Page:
University-based executive education – Learning from a small box

University-based executive education – Learning from a small box

editor’s note: This article is the first in a series of submissions by UNICON member institutions.

University-based executive education – Learning from a small box

This is a little story about a box. It is a story I love to tell my students at the beginning of their very first class, at their very first day of a course, when they have just arrived at the university where I teach.

The story starts with a box and a rat and the famous American psychologist BF Skinner*. In his eponymous series of experiments Skinner put rats in a box and studied how varying rewards changed their behavior.

The rat was set in a box with a lever. By accident, the rat would pull the lever and food pellets rolled in. In the beginning, food pellets came reliably whenever the rat pulled the lever. The rat learned – she got ‚conditioned’ – that she had to pull the lever only when she was hungry. After a while, Skinner varied the experiment.  Only every other time food pellets would some. More often there was no food, only sometimes a lot. The reward for her behavior changed and became unpredictable. Skinner was amazed how varying rewards changed the behavior: varying rewards created even addictive behavior – in the later experiments, the rat pulled the lever almost constantly, craving for food.

At this point I stop and ask my students why they would think I tell them this story?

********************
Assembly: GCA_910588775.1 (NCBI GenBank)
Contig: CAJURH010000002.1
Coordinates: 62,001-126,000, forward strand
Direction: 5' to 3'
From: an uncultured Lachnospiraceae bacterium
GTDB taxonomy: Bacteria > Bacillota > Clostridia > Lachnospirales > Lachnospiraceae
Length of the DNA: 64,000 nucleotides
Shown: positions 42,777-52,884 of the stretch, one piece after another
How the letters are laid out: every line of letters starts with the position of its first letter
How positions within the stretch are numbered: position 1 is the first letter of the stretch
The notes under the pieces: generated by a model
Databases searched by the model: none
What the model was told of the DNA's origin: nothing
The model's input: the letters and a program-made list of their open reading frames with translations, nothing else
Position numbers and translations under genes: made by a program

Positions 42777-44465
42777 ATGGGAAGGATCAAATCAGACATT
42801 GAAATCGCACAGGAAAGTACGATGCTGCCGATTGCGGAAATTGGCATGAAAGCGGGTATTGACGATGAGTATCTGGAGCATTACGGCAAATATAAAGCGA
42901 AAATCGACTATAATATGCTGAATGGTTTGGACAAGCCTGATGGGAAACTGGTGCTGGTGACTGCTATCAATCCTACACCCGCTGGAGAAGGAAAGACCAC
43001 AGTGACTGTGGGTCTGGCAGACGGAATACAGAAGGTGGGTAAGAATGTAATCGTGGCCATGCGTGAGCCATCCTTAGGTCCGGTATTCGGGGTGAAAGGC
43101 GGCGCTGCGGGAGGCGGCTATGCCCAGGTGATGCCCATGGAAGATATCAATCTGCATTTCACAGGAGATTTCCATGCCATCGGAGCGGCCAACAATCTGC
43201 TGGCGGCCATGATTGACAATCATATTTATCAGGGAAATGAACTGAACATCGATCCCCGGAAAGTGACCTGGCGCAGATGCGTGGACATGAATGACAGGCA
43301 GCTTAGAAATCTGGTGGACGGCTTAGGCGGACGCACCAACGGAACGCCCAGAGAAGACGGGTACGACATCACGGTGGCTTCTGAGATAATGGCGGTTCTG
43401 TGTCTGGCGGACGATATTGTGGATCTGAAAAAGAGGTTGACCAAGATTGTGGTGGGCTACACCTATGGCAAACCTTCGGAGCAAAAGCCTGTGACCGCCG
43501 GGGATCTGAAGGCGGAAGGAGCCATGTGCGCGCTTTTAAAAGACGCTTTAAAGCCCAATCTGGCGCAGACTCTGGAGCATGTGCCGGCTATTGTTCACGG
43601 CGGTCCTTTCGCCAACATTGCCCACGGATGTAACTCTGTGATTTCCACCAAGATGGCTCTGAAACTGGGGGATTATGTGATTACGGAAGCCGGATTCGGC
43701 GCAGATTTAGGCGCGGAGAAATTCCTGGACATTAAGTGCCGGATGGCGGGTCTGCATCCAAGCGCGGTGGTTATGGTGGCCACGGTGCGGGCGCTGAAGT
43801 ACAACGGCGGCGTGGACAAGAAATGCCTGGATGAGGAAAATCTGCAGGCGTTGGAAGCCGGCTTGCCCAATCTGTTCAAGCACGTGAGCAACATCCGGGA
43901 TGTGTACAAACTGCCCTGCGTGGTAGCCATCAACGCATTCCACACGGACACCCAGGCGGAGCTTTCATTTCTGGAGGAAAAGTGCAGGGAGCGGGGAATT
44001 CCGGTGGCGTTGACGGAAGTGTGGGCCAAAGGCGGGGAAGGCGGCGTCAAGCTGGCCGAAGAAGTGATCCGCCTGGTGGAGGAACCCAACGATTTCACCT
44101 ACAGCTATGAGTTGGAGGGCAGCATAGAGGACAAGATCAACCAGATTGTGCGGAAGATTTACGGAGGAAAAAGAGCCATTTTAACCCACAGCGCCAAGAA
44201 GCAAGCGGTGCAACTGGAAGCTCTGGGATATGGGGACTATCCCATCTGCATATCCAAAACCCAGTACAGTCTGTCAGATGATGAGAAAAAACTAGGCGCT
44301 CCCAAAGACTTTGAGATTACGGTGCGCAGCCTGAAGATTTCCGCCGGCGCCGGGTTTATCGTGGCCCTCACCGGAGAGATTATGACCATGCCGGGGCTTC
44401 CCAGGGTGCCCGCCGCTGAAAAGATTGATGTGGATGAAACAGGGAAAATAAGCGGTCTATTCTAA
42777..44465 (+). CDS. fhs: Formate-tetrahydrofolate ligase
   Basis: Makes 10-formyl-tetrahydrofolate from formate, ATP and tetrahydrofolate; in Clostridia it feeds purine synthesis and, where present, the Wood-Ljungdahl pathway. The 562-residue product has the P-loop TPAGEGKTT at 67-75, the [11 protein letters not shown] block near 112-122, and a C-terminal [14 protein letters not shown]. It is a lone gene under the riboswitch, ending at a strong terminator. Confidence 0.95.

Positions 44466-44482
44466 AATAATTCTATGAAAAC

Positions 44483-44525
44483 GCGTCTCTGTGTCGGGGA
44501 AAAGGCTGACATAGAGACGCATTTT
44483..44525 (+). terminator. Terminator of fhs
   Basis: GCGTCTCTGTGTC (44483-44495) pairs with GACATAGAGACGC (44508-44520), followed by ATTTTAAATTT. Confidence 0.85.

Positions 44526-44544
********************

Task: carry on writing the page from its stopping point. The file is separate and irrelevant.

Shoulder shrugs.

Then I mention the gambling industry as one of the first to realize the potential of that scientific insight: Since the 1960s, almost any casino on this planet is built like a Skinner box. In this scenario humans got conditioned and use coins as levers to trigger their cash rewards. And casinos make fortunes with Skinner’s insight.

Again, I ask my class for relevance. “Does anyone know the Skinner boxes of our time?“

Hesitation and skepticism.

Then I would spin the thread to Stanford scientist BJ Fogg who in the 1990s began designing computers to influence attitudes and behaviors, using the principles of the Skinner box. At this moment my students understand that their smartphones represent the Skinner boxes of our time. App designers have used these insights to create addictive moments and change our behaviour. The ‘food’ here is mental: Another email, message, news? What might be the reward for my checking in?

While closing, I make the point that this is what we do in university-based education:

We take scientific insights and present them as a lens, for our students to see the world differently. Those who listen carefully can make their fortune – and become better leaders:

Learning from BF Skinner, we realize how responsible we are for our team members. We should ask ourselves what the conditions are that we create in our areas of responsibility. What are the rewards that we set to incentivize behaviour?

The last question I arrive at is to ask whether my students want to be rats, being triggered by their phones, or whether they want to be in control of what they do.

They normally put their phones away. At least for a while.

 

Katharina Lange
Executive Director, SMU Executive Development
Singapore Management University

* Burrhus Frederic Skinner was the Edgar Pierce Professor of Psychology at Harvard University from 1958 until his retirement in 1974.

 

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